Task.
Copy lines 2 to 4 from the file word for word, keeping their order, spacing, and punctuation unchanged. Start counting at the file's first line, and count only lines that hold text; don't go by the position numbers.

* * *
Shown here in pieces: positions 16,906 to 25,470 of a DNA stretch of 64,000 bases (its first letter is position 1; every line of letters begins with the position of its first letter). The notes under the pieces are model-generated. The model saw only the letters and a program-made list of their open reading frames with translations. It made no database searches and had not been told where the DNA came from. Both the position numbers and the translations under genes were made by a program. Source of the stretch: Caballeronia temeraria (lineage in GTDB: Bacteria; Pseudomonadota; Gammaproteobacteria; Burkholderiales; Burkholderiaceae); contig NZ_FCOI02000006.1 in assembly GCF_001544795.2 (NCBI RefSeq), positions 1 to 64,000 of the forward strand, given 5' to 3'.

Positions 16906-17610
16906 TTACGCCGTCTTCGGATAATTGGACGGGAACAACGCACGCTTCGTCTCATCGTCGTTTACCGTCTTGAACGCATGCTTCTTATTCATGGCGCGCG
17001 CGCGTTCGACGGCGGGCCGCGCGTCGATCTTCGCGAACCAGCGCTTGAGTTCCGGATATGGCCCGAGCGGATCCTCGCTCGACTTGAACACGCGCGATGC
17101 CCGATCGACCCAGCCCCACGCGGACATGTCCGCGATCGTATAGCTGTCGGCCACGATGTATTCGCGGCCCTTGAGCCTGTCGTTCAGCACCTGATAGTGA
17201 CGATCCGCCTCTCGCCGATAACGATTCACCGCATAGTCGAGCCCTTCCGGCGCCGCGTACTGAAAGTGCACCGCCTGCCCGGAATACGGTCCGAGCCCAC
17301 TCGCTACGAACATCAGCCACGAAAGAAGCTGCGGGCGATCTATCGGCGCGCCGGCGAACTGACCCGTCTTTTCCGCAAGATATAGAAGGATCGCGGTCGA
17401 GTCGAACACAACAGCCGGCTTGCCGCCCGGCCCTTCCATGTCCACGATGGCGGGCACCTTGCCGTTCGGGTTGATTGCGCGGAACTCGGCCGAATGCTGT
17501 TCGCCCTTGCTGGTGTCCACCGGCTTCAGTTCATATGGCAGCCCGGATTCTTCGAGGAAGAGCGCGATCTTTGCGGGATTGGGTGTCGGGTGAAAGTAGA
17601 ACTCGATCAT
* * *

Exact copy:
Positions 16906-17610
16906 TTACGCCGTCTTCGGATAATTGGACGGGAACAACGCACGCTTCGTCTCATCGTCGTTTACCGTCTTGAACGCATGCTTCTTATTCATGGCGCGCG
17001 CGCGTTCGACGGCGGGCCGCGCGTCGATCTTCGCGAACCAGCGCTTGAGTTCCGGATATGGCCCGAGCGGATCCTCGCTCGACTTGAACACGCGCGATGC